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Re: Community banking
  • 4/9/2014 11:38:52 AM
NO RATINGS

I'm not sure if our local community banks are using analytics but I suspect not. At least from the customer end, I've not seen any advertising, mailings, or email that would indicate they are collecting data and using it in any meaningful way. It's still the standard shotgun approach to selling their general line of financial products. But I see evidence from the huge banks in the way of mailing and email that surely indicate they're up to speed with predictive analytic systems.

Re: Community banking
  • 4/9/2014 8:18:36 AM
NO RATINGS

It probably made sense to start on the back end, but I agree that moving alaytics to the customer front end could have real impact for their business. It would certainly give them a footing for providing better services than the big guys.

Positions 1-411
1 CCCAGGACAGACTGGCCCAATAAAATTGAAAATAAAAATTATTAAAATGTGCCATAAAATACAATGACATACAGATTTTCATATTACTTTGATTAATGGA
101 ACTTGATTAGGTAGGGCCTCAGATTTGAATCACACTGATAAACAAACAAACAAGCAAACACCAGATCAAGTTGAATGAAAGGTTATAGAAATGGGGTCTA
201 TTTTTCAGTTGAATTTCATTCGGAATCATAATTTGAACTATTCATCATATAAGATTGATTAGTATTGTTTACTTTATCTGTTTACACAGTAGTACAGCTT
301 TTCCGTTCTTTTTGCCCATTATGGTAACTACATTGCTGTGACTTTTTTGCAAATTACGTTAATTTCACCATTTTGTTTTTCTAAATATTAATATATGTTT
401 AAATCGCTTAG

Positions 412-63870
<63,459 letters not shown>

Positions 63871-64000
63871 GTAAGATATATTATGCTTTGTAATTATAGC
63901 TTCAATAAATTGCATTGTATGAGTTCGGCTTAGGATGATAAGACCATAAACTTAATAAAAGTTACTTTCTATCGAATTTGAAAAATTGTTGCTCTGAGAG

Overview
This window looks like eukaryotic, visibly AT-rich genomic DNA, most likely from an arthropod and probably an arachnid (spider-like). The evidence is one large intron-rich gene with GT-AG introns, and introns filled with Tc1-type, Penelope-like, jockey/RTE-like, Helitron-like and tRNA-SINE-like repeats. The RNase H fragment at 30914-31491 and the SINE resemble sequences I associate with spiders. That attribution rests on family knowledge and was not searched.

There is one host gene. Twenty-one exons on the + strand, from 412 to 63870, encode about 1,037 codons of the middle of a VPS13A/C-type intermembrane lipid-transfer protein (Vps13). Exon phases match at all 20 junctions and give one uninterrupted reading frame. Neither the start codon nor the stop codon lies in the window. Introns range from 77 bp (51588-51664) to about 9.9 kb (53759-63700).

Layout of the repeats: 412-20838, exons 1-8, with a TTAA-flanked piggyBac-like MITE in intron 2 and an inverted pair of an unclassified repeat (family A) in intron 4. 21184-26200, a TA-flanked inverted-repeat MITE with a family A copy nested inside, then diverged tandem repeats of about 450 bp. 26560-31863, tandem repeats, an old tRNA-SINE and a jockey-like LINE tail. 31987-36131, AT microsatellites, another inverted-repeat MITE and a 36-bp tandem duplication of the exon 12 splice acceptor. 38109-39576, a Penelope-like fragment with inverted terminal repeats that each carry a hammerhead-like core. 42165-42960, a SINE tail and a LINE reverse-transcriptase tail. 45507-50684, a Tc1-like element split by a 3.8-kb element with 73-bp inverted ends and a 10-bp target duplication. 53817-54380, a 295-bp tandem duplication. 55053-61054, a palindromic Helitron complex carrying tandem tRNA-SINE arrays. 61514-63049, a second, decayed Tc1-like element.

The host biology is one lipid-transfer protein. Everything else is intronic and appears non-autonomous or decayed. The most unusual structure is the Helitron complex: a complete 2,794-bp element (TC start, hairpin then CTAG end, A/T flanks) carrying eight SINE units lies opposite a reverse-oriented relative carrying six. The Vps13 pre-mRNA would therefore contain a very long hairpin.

Re: Community banking
  • 4/8/2014 4:35:34 PM
NO RATINGS

That's a great start!

Re: Community banking
  • 4/8/2014 4:27:16 PM
NO RATINGS

It sounds as though BNC's analytics focus is primarily on back-end activities, but it could use the SAS suite for customer-facing improvements, too. 

I don't know to what, if any, extent my community bank's new owners use analytics, but I will credit them for making the transition seamless, from the customer perspective. 

Re: Community banking
  • 4/8/2014 3:44:52 PM
NO RATINGS

One thing I realized I didn't really talk to Bryan about was whether the analytics is more customer-focused or product-focused. Maybe you can find which perspective your community bank has with its analytics, if it has any at all, when you do your poking around. 

Community banking
  • 4/8/2014 3:27:01 PM
NO RATINGS

This is a great question, Beth, and I'm not even sure whether my local banking chain uses analytics, or needs to. I've found that smaller banks tend to be acquired often -- as you pointed out in the blog. In our case, Sterling National just bought Provident a few months ago and rebranded all the locations -- it's possible Sterling has better-practices in place. I'll poke around and find out!